Recently, the United States Customs and Immigration Service (USCIS) released a policy memo endowing every adjudicating officer, and all USCIS employees, the power to issue a notice to appear, or NTA. With this policy change, USCIS employees may now initiate the removal and deportation of an individual that does not maintain lawful presence.
Although USCIS has always maintained the power to issue an NTA, previous procedures required USCIS employees to make written recommendations for removal notices to the United States Immigration and Customs Enforcement (ICE) for certain instances of unlawful presence. However, following the Executive Order Enhancing Public Security in the United States in 2017, the Department of Homeland Security (DHS) altered many immigration related priorities. In adherence to the new DHS standards, the policy memo now allows a more streamlined and swift deportation process. For both foreign nationals and employers, this policy memo can spell big trouble during renewal processing.
In addition to retaining it’s previous NTA procedures, USCIS will now issue NTAs for any of the application situations listed below, without the need to process the request through ICE.
Instances of reasonably suspected fraud or misrepresentation, including if an applicant misused any program related to the receipt of public benefits. (Regardless if the case is denied for reasons other than fraud, USCIS will initiate a removal request);
Instances of a criminally convicted or charged applicants, regardless if inadmissibility was determined by criminal record. (USCIS may also refer cases involving serious criminal activity to ICE before USCIS issues a denial of immigration benefits or NTA);
Instances in which USCIS denies an application for naturalization, on good moral character grounds because of a criminal offense; and
Instances of an unfavorable decision on an application, petition, or benefit request, in which the foreign national is not lawfully present in the United States.
Appeals & Consequences
Many foreign nationals at the mercy of the extreme backlogs encumbering USCIS face unlawful presence while waiting for an application decision. Under this new policy memo, these individuals are now at greater risk of deportation. Although aliens may appeal an NTA, the risk involved leaves many employers wary of hiring new foreign national employees or approving renewal requests. If you have any concerns about your lawful presence and or whether the policy memo effects you, please do not hesitate to call our office to schedule a consultation.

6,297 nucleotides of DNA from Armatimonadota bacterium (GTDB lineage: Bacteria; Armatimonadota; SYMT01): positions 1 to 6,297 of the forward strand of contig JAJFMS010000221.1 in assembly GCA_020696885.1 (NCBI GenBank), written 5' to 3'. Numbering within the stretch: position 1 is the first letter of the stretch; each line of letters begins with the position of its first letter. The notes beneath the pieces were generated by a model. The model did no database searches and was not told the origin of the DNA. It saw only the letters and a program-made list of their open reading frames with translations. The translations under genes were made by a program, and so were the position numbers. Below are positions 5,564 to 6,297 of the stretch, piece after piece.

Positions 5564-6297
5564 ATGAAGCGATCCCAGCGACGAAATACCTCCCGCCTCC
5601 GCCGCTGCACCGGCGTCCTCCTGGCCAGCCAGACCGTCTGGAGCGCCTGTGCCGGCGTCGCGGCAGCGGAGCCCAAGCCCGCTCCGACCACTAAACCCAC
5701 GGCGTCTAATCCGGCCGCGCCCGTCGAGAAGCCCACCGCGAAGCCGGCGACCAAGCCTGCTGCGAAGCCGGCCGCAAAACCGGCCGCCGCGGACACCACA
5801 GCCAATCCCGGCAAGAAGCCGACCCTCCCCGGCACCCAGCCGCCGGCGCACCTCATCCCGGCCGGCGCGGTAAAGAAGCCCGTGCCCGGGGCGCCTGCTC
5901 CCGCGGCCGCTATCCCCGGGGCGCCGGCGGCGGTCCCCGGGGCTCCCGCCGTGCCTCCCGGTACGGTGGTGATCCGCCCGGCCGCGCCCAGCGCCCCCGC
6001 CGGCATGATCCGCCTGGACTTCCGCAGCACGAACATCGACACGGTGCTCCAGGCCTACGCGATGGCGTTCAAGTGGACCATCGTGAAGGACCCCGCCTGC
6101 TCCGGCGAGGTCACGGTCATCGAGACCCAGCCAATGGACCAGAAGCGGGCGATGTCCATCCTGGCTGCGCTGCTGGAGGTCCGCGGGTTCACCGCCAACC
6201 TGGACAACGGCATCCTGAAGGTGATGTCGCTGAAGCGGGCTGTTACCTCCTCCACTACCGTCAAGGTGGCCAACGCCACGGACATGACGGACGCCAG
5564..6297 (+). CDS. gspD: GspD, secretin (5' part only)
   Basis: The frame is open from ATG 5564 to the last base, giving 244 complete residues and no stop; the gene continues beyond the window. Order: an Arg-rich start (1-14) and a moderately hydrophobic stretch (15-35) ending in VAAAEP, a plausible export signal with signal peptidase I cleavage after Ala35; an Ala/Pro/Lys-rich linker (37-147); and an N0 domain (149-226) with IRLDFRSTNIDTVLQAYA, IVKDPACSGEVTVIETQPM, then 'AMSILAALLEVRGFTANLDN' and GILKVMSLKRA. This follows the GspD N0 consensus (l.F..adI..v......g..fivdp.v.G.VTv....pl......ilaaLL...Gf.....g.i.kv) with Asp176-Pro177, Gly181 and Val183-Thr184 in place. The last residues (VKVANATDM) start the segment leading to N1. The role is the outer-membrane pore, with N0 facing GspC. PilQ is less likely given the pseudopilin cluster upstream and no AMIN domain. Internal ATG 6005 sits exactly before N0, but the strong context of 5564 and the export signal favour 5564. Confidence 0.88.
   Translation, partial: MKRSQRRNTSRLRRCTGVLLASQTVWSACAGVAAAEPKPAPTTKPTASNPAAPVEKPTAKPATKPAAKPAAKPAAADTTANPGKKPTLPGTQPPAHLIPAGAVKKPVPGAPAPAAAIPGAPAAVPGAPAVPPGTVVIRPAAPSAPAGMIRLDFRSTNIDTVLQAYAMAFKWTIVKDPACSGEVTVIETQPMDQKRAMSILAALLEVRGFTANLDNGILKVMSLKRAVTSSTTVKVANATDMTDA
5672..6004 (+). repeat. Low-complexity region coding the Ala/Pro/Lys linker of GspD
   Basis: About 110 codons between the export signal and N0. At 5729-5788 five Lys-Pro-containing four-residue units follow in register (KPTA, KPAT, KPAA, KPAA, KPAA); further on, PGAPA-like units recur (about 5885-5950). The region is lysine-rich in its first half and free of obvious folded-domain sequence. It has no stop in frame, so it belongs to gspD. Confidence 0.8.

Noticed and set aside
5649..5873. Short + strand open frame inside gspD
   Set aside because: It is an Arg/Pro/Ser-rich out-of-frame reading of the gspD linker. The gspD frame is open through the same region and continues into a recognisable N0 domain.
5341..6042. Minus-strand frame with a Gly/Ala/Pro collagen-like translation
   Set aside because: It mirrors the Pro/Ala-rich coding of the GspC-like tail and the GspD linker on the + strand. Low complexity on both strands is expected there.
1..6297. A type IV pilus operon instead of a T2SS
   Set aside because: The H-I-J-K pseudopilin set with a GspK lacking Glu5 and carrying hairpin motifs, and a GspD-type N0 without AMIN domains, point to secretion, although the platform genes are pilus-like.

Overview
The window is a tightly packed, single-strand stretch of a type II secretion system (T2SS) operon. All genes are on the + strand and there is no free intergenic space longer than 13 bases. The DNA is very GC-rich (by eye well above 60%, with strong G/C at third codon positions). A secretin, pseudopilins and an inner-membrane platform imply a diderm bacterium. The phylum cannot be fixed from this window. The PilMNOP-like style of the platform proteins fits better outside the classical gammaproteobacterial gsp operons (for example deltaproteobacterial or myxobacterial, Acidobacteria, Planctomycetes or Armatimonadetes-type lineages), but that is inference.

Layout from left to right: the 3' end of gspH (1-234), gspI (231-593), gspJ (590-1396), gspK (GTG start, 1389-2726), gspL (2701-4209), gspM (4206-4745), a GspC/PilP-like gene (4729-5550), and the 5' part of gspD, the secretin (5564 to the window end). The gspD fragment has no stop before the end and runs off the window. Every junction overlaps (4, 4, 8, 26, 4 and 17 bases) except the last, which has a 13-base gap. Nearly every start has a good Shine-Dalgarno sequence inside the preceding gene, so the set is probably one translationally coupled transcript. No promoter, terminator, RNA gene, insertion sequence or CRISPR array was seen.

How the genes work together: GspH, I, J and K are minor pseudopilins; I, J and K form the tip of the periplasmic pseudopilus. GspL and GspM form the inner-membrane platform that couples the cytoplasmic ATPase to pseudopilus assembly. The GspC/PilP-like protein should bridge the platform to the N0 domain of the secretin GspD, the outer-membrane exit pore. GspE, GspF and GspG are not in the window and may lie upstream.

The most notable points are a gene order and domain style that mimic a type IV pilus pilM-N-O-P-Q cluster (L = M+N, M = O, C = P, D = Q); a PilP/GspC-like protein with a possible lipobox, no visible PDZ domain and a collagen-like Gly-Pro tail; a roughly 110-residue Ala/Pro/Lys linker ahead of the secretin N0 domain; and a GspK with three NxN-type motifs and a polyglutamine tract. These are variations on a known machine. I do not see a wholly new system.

On May 30th, USCIS announced the launch of an online processing system, the Freedom of Information Act (FOIA) Immigration Records SysTem (FIRST). The online platform will allow users to submit, manage, accept FOIA requests online. Previously, FOIA requests only were processed through mail, fax, and email; documents were then transferred via mailed compact disc. USCIS will phase in the new processing system in the next coming months.
The FOIA allowed for greater government transparency and provided individuals with greater autonomy with their personal records. FOIA requests can be especially helpful for individuals who need a copy of their personal records, that may have been lost or damaged over the years. A FOIA request can also provide essential evidence for status renewal or adjustment of status. Files received from FOIA requests may also contain notes from adjudicating USCIS officers, which can be helpful for pending cases. Those with a coming appearance before an immigration judge will receive expedited documents if the requester presents evidence of the notice of appearance.
Benefits to Users
Through this new system, those who need to request a file permitted by the FOIA may create an account within myUSCIS to receive their file digitally. Through myUSCIS, users will receive notices regarding the status of their request. This online system will lower the associated costs of receiving and responding to FOIA requests through mail. This service is currently activated for those with myUSCIS accounts